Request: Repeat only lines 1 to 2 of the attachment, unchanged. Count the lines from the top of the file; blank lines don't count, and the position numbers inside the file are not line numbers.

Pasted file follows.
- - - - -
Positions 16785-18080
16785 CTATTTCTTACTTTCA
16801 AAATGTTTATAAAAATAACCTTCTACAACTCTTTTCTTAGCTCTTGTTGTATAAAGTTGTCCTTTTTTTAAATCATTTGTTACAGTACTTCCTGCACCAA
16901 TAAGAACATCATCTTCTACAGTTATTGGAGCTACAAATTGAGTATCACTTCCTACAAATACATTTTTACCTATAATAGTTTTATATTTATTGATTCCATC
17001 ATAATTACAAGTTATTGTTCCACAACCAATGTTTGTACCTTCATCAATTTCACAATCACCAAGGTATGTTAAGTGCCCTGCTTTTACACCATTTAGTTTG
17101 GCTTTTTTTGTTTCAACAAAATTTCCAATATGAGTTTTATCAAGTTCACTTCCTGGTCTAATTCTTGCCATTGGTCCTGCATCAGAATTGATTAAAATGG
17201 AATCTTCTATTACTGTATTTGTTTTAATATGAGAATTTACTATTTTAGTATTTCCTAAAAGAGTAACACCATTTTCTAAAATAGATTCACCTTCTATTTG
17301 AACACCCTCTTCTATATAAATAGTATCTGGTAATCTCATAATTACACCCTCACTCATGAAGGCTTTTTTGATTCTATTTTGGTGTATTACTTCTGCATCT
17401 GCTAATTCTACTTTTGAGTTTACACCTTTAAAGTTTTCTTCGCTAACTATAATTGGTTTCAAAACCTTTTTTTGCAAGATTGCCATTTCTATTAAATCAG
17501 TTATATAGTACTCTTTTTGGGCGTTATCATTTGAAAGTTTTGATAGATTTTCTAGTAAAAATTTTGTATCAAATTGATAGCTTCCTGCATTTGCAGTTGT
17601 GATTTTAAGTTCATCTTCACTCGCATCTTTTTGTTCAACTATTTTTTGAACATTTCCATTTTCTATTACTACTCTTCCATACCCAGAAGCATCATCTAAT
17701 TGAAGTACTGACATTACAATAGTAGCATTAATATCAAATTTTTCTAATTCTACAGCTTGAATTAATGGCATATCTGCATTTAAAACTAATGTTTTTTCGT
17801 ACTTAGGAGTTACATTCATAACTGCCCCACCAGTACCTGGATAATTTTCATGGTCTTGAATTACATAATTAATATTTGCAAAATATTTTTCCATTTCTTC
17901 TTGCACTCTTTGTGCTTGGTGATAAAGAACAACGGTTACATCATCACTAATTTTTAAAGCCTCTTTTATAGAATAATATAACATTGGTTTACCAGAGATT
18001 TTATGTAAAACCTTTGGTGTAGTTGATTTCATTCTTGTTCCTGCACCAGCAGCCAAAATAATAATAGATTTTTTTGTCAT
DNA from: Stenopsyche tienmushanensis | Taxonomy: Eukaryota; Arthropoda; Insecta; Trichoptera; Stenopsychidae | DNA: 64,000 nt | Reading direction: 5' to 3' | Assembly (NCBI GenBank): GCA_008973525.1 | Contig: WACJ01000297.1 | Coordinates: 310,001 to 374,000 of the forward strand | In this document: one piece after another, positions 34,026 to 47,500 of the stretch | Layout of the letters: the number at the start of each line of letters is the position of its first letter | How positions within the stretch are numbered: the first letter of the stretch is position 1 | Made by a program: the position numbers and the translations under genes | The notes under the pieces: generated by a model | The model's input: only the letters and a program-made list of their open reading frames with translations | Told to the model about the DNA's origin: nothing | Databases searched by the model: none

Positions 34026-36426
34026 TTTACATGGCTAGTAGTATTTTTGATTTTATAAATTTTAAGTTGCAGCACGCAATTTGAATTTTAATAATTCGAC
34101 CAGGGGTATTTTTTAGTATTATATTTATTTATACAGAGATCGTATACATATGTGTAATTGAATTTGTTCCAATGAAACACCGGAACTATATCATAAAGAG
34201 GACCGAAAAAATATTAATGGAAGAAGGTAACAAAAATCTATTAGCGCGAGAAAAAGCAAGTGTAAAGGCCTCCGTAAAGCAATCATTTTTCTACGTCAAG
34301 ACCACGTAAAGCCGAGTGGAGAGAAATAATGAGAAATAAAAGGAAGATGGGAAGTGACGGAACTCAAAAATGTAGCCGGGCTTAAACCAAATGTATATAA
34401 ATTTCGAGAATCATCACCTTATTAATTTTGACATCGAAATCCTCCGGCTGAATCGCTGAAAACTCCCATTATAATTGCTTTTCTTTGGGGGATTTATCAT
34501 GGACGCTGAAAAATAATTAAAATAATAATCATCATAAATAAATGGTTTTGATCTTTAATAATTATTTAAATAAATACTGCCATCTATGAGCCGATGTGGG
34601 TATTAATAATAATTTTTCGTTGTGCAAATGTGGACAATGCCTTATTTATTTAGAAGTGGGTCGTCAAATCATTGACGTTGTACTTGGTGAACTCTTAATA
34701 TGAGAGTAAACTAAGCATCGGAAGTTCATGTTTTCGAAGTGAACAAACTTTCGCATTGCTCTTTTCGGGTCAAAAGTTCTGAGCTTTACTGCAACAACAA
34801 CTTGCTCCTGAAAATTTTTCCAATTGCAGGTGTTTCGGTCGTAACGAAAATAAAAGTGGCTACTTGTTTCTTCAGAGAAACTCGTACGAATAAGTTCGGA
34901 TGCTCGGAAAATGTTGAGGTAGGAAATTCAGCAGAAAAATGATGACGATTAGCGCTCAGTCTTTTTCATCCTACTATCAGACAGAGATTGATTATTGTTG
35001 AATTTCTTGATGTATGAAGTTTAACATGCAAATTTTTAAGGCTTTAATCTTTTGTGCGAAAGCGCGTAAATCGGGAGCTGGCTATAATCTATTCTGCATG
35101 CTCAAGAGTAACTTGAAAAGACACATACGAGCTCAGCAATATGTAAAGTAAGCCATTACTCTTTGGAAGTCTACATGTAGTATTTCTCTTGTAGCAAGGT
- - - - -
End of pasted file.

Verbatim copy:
Positions 16785-18080
16785 CTATTTCTTACTTTCA